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Orchestrating Workflows

To increase the speed of your software development through faster feedback, shorter reruns, and more efficient use of resources, configure Workflows. For example, if only one job in your Workflow fails, you will know it is failing in real-time and you can rerun just the failed job instead of wasting time and resources waiting for the entire build to fail or rerunning the entire set of jobs. Schedule workflows at a specific time to make efficient use of your resources or to run jobs that should only run periodically. This document describes the Workflows feature and provides example configurations in the following sections:

 

Overview

A workflow is a set of rules for defining a collection of jobs and their run order that shortens the feedback loop. The Workflows feature supports very complex job orchestration using a simple set of new configuration keys with a powerful user interface to help you resolve failures sooner, for example:  

  • Run and troubleshoot jobs independently with fast status feedback as each job runs
  • Fan-out to run multiple jobs in parallel for efficient testing of versions  
  • Fan-in for deployment to separate platforms with increased speed

Limitations

Refer to the Workflows section of the Migration FAQ for current limitations and information about features of 2.0 which are not yet supported with Workflows.

Rerunning a Workflow from a Failed Job

When you use workflows to orchestrate parts of your build, you increase your ability to respond to failures rapidly. Click the Workflows icon in the app and select a workflow to see the status of each job as shown in the next screenshot. Click the Rerun button and select From failed to restart only the failed job and continue the workflow. Only jobs after the failure will run, saving time and resources.

CircleCI Workflows Page

Workflows Configuration Examples

To run a set of parallel jobs, add a new workflows: section to the end of your existing .circleci/config.yml file with the version and a unique name for the workflow. The following sample .circleci/config.yml file shows the default workflow orchestration with two parallel jobs. It is defined by using the workflows: key named build_and_test and by nesting the jobs: key with a list of job names. The jobs have no dependencies defined, therefore they will run in parallel.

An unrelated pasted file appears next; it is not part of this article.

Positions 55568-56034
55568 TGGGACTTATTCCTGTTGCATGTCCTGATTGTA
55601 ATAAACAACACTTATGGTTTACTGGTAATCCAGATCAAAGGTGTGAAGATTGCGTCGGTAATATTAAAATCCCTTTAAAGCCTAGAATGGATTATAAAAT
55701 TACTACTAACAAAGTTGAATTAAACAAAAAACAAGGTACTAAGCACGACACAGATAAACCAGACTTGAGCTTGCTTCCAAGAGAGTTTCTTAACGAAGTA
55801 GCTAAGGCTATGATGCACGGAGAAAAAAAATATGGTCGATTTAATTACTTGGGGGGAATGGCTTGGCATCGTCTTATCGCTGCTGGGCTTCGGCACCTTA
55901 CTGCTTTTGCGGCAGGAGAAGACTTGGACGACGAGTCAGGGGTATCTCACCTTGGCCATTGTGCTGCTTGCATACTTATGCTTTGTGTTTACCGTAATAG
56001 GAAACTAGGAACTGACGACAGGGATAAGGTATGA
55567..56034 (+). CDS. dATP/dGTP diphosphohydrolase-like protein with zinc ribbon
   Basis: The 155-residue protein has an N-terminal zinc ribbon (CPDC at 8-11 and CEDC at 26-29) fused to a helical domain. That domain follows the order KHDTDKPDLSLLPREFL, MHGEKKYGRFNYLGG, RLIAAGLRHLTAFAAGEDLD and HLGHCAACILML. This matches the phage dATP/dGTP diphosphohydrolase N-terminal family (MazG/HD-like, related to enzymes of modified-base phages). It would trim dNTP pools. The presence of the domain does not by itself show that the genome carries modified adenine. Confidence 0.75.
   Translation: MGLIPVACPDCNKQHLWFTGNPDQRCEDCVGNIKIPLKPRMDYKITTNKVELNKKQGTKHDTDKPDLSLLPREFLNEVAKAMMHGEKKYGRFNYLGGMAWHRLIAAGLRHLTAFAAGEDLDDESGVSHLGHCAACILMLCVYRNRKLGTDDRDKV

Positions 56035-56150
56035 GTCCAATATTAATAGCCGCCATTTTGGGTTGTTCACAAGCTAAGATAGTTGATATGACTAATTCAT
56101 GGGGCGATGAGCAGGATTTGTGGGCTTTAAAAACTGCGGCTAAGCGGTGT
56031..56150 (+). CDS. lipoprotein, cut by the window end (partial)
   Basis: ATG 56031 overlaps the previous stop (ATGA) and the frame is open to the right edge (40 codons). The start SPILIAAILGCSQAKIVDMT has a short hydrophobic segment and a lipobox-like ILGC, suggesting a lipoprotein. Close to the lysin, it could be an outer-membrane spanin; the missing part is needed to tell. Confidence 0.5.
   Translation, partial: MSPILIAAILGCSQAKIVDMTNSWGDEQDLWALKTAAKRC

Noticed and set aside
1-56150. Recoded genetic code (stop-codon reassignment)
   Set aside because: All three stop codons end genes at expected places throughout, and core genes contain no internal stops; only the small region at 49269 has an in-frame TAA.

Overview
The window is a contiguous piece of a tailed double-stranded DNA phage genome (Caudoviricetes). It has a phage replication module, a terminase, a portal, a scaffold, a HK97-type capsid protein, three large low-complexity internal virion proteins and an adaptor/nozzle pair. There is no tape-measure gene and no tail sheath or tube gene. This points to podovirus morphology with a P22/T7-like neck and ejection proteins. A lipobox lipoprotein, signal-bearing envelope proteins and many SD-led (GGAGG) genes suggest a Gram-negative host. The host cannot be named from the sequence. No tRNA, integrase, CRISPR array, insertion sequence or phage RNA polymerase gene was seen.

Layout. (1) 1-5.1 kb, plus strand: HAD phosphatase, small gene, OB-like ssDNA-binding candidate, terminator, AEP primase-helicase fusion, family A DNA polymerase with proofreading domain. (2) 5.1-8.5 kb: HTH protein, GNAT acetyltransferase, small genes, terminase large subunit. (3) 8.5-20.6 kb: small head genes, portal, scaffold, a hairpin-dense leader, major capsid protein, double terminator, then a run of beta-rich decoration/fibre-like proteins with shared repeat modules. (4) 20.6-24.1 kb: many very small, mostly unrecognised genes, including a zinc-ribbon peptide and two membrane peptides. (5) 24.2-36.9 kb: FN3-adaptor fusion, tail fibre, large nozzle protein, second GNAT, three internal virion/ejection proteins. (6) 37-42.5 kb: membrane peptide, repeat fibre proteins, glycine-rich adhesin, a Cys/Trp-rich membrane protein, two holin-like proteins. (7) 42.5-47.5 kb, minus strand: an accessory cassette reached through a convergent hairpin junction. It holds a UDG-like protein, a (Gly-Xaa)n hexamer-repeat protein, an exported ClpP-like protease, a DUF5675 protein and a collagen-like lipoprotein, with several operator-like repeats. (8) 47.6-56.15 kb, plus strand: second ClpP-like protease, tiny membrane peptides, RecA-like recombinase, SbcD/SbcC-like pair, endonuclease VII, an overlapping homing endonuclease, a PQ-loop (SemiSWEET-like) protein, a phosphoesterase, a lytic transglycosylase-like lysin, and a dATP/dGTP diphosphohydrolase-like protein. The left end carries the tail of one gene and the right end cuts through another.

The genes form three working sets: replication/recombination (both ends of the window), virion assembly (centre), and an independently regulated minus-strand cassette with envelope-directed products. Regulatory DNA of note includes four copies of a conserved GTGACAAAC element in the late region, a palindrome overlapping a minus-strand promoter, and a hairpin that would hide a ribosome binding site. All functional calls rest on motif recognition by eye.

version: 2
jobs:
  build:
    docker:
      - image: circleci/<language>:<version TAG>
    steps:
      - checkout
      - run: <command>
  test:
    docker:
      - image: circleci/<language>:<version TAG>
    steps:
      - checkout
      - run: <command>
workflows:
  version: 2
  build_and_test:
    jobs:
      - build
      - test

See the Sample Parallel Workflow config for a full example.

Sequential Job Execution Example

The following example shows a workflow with four sequential jobs. The jobs run according to configured requirements, each job waiting to start until the required job finishes successfully as illustrated in the diagram.

Sequential Job Execution Workflow

The following config.yml snippet is an example of a workflow configured for sequential job execution:

workflows:
  version: 2
  build-test-and-deploy:
    jobs:
      - build
      - test1:
          requires:
            - build
      - test2:
          requires:
            - test1
      - deploy:
          requires:
            - test2

The dependencies are defined by setting the requires: key as shown. The deploy: job will not run until the build and test1 and test2 jobs complete successfully. A job must wait until all upstream jobs in the dependency graph have run. So, the deploy job waits for the test2 job, the test2 job waits for the test1 job and the test1 job waits for the build job.

See the Sample Sequential Workflow config for a full example.

Fan-Out/Fan-In Workflow Example

The illustrated example workflow runs a common build Job, then fans-out to run a set of acceptance test Jobs in parallel, and finally fans-in to run a common deploy Job.

Fan-out and Fan-in Workflow 

The following config.yml snippet is an example of a workflow configured for fan-out/fan-in job execution:

workflows:
  version: 2
  build_accept_deploy:
    jobs:
      - build
      - acceptance_test_1:
          requires:
            - build
      - acceptance_test_2:
          requires:
            - build
      - acceptance_test_3:
          requires:
            - build
      - acceptance_test_4:
          requires:
            - build          
      - deploy:
          requires:
            - acceptance_test_1
            - acceptance_test_2
            - acceptance_test_3
            - acceptance_test_4

In this example, as soon as the build job finishes successfully, all four acceptance test jobs start. The deploy job must wait for all four acceptance test jobs to complete successfully before it starts.

See the Sample Fan-in/Fan-out Workflow config for a full example.

Holding a Workflow for a Manual Approval

Workflows may be configured to wait for manual approval of a job before continuing by using the type: approval key. The type: approval key is a special job and type that is only added under in your workflow key. This enables you to configure a job with type: approval in the workflow before a set of parallel jobs that must all wait for manual approval. Jobs run in the order defined until the workflow processes a job with the type: approval key followed by a job on which it depends as in the following config.yml example: